Veronese, His Legacy, Among 17th Century Book Publishers, Art Collectors, & Printmakers

    This essay is an immersive, illustrated review of the spectacular Veronese show at the Ringling Museum of Art, Sarasota, Florida (2012-13); but it also educates readers on Veronese's legacy in the 17th century among book publishers, printmakers, and (mostly) Stuart art connoisseurs. Drawing upon an extended Gallery of Images (21 images, including some fine installation shots, all with extended caption notes by the author), the essay demonstrates the fabled invention, wit, and clever humor of this "Happiest of Painters", as Henry James wrote of Veronese. The essay gives special prominence to the currency of Veronese in the 17th-century book culture and print culture (Images 6,7,14). The author's dedicatees are three prominent book specialists: Robert J. Barry, Jr.; John T. Shawcross; and Peter A. Tasch.

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  • Kate Greenaway: Legendary Illustrator of Children’s Books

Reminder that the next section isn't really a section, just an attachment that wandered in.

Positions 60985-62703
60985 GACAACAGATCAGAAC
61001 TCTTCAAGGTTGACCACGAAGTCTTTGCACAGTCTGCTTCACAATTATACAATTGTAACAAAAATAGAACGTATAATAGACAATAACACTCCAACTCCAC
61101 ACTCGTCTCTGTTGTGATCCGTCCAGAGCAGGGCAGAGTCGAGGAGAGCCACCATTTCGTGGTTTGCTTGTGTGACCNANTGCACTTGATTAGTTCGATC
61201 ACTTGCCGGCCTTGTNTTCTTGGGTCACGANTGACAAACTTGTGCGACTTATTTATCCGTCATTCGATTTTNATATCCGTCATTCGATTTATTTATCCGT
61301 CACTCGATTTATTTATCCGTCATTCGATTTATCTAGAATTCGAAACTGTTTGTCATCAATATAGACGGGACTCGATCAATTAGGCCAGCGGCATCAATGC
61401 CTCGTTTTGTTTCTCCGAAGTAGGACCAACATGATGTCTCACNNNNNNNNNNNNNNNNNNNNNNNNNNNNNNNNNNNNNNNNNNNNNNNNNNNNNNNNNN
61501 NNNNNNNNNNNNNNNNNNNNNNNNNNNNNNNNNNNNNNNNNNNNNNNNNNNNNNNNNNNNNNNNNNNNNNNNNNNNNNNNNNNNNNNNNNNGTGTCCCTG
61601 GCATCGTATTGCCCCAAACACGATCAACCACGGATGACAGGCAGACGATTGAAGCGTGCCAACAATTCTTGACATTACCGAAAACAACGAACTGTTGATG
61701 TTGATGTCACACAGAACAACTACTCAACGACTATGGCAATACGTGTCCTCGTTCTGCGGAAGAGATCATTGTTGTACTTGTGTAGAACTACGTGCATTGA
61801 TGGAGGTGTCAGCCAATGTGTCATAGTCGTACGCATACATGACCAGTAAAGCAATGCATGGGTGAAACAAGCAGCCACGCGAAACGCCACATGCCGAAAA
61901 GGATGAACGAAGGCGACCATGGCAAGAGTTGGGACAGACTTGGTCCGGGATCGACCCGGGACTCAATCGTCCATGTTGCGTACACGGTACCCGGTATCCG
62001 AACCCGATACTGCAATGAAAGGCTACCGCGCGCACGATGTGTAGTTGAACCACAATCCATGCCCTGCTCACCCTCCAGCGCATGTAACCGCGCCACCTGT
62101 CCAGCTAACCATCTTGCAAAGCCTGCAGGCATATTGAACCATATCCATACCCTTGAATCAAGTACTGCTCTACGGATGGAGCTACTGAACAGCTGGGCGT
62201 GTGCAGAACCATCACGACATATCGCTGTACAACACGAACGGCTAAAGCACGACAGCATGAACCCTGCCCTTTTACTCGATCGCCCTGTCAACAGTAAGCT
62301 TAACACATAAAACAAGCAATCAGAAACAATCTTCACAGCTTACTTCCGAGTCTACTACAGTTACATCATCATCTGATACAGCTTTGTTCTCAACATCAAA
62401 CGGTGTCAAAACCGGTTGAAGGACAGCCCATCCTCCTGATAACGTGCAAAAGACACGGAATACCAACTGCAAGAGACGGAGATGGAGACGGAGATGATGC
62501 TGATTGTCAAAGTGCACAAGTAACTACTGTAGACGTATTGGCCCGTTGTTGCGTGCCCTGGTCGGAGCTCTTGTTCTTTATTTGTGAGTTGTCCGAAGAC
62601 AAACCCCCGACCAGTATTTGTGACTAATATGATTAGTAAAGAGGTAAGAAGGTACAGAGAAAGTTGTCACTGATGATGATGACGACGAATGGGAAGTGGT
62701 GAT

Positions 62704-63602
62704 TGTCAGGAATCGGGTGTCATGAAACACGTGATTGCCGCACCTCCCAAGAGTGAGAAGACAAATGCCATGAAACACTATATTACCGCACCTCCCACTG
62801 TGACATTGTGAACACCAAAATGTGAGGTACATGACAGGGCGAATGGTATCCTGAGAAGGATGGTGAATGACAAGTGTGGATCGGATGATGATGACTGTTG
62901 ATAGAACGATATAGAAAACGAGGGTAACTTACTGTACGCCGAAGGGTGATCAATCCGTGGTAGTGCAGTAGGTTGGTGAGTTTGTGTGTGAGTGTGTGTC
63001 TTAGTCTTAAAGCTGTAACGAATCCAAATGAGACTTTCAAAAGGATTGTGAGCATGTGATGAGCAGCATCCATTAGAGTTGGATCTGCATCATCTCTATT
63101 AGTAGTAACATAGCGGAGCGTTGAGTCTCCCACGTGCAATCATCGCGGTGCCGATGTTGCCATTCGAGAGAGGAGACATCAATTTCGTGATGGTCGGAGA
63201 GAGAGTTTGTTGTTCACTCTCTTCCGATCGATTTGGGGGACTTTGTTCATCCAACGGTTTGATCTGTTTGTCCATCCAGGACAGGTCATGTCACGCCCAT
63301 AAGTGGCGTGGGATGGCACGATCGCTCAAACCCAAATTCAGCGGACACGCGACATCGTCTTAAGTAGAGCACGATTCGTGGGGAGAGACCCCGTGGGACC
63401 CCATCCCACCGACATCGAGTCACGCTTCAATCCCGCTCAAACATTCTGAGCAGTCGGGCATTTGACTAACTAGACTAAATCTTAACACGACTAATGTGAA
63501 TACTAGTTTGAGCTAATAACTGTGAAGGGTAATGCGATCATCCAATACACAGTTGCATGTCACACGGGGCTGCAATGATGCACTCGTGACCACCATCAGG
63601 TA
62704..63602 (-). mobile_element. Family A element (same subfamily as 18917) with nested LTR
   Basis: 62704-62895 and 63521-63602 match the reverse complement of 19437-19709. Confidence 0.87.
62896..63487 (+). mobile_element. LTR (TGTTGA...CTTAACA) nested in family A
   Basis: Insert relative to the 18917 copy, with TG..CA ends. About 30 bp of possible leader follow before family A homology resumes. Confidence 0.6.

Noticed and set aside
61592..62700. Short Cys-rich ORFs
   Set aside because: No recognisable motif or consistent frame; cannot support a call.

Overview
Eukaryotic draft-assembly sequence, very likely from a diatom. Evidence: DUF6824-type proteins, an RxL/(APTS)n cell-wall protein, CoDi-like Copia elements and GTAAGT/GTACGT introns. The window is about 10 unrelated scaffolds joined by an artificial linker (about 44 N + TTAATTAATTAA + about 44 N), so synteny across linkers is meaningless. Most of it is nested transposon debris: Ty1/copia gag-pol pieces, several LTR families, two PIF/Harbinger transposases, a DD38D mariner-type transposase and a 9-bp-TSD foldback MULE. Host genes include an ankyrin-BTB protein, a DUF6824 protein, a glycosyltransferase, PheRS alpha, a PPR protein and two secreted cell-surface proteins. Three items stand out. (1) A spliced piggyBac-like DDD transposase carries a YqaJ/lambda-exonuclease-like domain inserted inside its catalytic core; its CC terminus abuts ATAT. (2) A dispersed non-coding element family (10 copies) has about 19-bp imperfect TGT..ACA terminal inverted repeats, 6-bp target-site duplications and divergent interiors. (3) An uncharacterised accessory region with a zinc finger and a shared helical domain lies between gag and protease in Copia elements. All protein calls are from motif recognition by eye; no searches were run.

Kate Greenaway: Legendary Illustrator of Children’s Books

    One of the few artists to gain true celebrity from illustrating children’s books, Kate Greenaway was one of the most influential illustrators of her age. Greenaway, along with Randolph Caldecott and Walter Crane, revolutionized illustration. Popular in both Europe and the United States, Greenaway has remained highly sought after, even among contemporary children’s book collectors.

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  • Beach Reading - The Yongle Encyclopedia

    Beach Reading - The Yongle Encyclopedia

    The worst insult you can hurl at academics is to say they haven't even read the books they presume to comment on. A confession: Not only do I have to admit that there are reference books in here that I haven’t read through; in fact, there are very few works that I have read from cover to cover - or, since many are in multiple volumes, from cover to cover to cover to cover to cover.... One work I haven't read is the Yongle Encyclopedia. I think I have pretty good reasons, though, for not reading it: viz., 1. It's very long; 2. It's in a language I don't read; and 3. It doesn't actually exist.

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  • Undercover Books

    Undercover Books

    The Books You Never Knew You Wanted - Simon Beattie has revived his blog which talks about some of the more curious and interesting books he came across. The latest post is about a French saboteur's manual, disguised as a dictionary. It's a French camouflaged-book, a "Tarnschrift".